Friday 30 September 2016

Donald Trump: 'I was being sarcastic when I told Russians to hack Hillary Clinton's email'

The Republican candidate has been accused of treason over the remarks

Published 28/07/2016 | 19:30

Republican presidential nominee Donald Trump is pictured following a campaign rally in Toledo, Ohio, U.S., July 27, 2016
Republican presidential nominee Donald Trump is pictured following a campaign rally in Toledo, Ohio, U.S., July 27, 2016

Having been accused of treason after urging Russia to hack Hillary Clinton’s emails, Donald Trump has now claimed he was only making a joke.

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The day after he stared into television cameras and said “Russia, if you’re listening, I hope you’re able to find the 30,000 emails that are missing,” the Republican presidential candidate said he was being sarcastic.

“Of course I was being sarcastic,” Mr Trump told Fox News. “And frankly, they don't even know if it's Russia, if it's China, if it’s someone else. Who knows who it is.”

The attempt by Mr Trump to deny that he was being serious came after he was engulfed in a barrage of criticism for appearing to urge Russia to intervene in the US election. His vice-presidential running mate and the leader of the Republican Party in the House of Representatives were among those who sought to distance themselves from his comments.

After Mr Trump spoke to reporters in Miami, a succession of speakers at the Democratic convention in Philadelphia criticised his comments and said they were unprecedented from a US presidential candidate. Former CIA Director Leon Panetta said Mr Trump’s remarks called into question his loyalty to the US.

The controversy relates to the hacking of emails of the Democratic National Committee (DNC), 20,000 of which were published last week by Wikileaks, and which exposed a plot by Democratic officials to try and smear Bernie Sanders. The furore, on the eve of the Democratic convention, resulted in the resignation of the DNC chairperson.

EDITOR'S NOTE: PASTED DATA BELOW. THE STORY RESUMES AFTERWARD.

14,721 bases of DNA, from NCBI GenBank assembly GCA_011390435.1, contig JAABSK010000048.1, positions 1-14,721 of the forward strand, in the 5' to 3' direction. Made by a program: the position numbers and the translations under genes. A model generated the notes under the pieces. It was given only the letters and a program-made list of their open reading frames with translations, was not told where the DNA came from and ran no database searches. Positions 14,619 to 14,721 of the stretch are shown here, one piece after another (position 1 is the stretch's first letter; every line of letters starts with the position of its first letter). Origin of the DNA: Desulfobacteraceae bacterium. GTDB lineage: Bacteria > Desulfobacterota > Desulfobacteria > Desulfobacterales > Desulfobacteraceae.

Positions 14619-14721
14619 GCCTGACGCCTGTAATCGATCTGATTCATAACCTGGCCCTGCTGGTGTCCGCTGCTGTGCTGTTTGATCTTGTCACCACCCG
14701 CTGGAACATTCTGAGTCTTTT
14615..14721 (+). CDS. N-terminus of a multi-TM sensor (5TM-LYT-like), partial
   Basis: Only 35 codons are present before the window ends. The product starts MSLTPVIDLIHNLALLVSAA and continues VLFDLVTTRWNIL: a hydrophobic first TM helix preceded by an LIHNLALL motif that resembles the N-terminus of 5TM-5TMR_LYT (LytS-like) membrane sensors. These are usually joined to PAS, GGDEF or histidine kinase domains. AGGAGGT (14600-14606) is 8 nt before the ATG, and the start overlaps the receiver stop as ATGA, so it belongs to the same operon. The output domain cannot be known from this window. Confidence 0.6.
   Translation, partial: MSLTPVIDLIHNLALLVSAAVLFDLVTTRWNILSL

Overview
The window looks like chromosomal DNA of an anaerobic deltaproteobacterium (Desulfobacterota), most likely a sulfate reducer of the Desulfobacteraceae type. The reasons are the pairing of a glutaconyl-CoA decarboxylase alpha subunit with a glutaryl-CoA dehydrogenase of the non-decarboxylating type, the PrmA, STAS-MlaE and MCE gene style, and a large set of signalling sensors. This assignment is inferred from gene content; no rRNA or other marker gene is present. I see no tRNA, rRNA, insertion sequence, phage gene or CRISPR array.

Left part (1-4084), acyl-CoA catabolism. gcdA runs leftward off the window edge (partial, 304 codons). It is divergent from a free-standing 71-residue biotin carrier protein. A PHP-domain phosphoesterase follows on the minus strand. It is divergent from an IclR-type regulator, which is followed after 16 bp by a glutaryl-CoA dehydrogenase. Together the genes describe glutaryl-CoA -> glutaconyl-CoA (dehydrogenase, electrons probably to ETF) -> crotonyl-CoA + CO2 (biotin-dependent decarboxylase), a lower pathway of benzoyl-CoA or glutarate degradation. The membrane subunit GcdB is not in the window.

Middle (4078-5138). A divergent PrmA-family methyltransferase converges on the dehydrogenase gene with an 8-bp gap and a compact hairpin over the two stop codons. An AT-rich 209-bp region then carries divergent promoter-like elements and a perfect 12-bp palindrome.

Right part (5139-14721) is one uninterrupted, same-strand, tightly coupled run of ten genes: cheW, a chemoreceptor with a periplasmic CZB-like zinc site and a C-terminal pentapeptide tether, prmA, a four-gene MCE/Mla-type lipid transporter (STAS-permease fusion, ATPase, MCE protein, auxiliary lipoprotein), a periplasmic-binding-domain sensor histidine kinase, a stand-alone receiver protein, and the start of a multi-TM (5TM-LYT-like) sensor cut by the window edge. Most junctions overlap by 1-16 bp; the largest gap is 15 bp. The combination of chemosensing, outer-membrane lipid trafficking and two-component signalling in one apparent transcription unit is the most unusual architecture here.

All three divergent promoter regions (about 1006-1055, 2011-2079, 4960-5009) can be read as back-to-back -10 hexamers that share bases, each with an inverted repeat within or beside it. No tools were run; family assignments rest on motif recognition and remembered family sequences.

Over the weekend, US media reported that the intelligence community believed that Russia was behind the hack. Ms Clinton’s spokesman said he believed that Mr Trump was somehow involved in the effort to smear the Democrats.

Mr Trump has previously spoken favourably of Russian leader Vladimir Putin, but both the Russian president and the New York tycoon have denied any involvement in the hacking of the DNC emails, or their release to Wikileaks

On Wednesday, the row took a even stranger twist when Mr Trump appeared to call on Mr Putin to dig deeper into Mr Clinton’s emails. He also implied that the Russian leader used the N-word when referring to President Barack Obama.

Asked whether he was concerned that he was urging a foreign nation to hack US political party, he said: “If it’s any foreign country it shows how little respect they have for the United States.”

Russia has denied that it is behind the email hacking or that it is trying to interfere with the US election. It said the allegations were nothing more than “horror stories”.

“Moscow is at pains to avoid any words that could be interpreted as direct or indirect interference in the election process,” Kremlin spokesman Dmitry Peskov told a conference call, according to Reuters.

Ms Clinton came under investigation for her use of a personal email server while serving as secretary of state. After turning over all correspondence about government business during her tenure at the department to the FBI, Ms Clinton revealed at a press conference last year that she had deleted about half of her emails that pertained to personal matters.

Attorney General Loretta Lynch ultimately decided not to pursue criminal charges against Ms Clinton.

Ms Clinton’s senior policy adviser, Jake Sullivan, said on Wednesday that Mr Trump’s action were unprecedented. “This has to be the first time that a major presidential candidate has actively encouraged a foreign power to conduct espionage against his political opponent," he said.

“That’s not hyperbole. Those are just the facts. This has gone from being a matter of curiosity and a matter of politics to being a national security issue.”

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